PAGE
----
Even better, the gamble paid off. Boosted by strong reviews, The Devil Wears Prada held its own at the box office — earning $40 million in its first week, where Superman Returns grossed $76 million. But in terms of perception, The Devil Wears Prada was viewed as a major success, while Hollywood judged the new Superman movie to be a commercial disappointment. (Add to that the fact that a lot of fanboys hated Superman Returns, which only cemented the impression that the movie was a flop.) It also didn’t hurt that The Devil Wears Prada only cost $41 million, peanuts compared to the $200-million-plus that went into Superman Returns. Every industry story around the Fourth of July repeated the same narrative: Superman Returns had underperformed, and The Devil Wears Prada was the real star. “I don’t know what to say,” Bruce Snyder, the head of distribution at Fox, said about Prada after its stunning first week. “This is beyond my expectations.”
Counterprogramming is a strategy that was around long before The Devil Wears Prada. The idea is pretty simple: If a lot of people are going to see one kind of movie, then a rival studio should slot a very different kind of film into the same weekend to cater to those who aren’t interested in seeing the big movie. Indie studios do this on a smaller scale — for instance, A24 put the edgy, darkly funny psychological horror movie The Lighthouse on eight screens for audiences who didn’t care about Maleficent: Mistress of Evil — but Fox’s decision to challenge Superman Returns head-on with a Meryl Streep movie was unusual. Still, it wasn’t unprecedented: In 2001, Sony took on Jurassic Park III by unveiling its Julia Roberts rom-com America’s Sweethearts, which did really well as a counter-programmer. So Fox knew it had a chance.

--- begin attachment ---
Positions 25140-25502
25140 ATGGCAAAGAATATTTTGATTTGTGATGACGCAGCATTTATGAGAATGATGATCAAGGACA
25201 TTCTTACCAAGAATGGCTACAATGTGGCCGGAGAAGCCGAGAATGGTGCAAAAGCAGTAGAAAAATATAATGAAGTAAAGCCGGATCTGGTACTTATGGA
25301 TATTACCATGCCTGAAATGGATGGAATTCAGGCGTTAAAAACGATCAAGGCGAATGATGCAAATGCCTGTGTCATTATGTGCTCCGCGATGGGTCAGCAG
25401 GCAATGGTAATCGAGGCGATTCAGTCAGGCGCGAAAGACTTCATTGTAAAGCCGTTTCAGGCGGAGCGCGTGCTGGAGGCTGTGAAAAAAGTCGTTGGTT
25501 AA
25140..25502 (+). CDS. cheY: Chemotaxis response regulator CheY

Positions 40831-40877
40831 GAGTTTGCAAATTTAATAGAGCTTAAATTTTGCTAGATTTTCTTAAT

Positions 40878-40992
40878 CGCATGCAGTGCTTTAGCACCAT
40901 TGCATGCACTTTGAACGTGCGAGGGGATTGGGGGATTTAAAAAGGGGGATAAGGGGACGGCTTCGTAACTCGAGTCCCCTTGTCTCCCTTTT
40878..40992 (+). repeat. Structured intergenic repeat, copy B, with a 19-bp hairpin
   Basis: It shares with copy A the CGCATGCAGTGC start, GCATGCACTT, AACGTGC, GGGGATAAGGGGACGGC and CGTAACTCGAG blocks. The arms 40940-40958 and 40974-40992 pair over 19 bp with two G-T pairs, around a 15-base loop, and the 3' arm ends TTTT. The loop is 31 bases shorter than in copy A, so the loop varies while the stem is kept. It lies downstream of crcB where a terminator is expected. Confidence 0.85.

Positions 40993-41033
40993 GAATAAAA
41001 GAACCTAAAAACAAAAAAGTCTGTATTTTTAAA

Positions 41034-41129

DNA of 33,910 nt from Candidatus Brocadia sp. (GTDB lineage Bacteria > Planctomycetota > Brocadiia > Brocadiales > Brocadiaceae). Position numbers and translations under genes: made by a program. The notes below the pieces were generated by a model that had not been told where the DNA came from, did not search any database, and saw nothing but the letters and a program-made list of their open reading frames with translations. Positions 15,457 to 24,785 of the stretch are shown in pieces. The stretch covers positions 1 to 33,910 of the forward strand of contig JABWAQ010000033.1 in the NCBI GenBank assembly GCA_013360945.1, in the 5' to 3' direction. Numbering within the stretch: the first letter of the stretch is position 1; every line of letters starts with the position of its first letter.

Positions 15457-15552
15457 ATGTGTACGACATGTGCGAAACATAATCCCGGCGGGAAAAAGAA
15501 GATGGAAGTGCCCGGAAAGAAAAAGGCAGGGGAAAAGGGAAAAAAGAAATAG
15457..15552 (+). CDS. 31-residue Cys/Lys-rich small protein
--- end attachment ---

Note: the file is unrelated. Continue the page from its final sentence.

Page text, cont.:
Not surprisingly, on The Devil Wears Prada’s opening night, the film brought in an audience that was 79 percent female. (Superman Returns’ was only 43 percent female.) But as Prada stuck around in theaters, the demographics of its audience started to shift. “The core marketing was definitely to women, but the men didn’t resist going to the movie,” Fox executive Elizabeth Gabler said in 2016. “Two reasons: They were interested in the world — and in a woman in that kind of a job because she was so good, she was enjoyable for them to watch. And then, they actually liked it so they talked about it.”
Now, at this point I should say that it’s important to resist making sweeping assumptions about movie audiences based on gender biases. (Girls only like girly movies! Boys only like action flicks!) And the same goes for discussing sexuality and other factors. (I know straight and gay men who abhor Marvel movies, and I know straight and gay women who love them.) But what The Devil Wears Prada definitively demonstrated was that there was a sizable audience out there in the summertime that couldn’t care less about a guy in tights and a cape. And Hollywood took notice.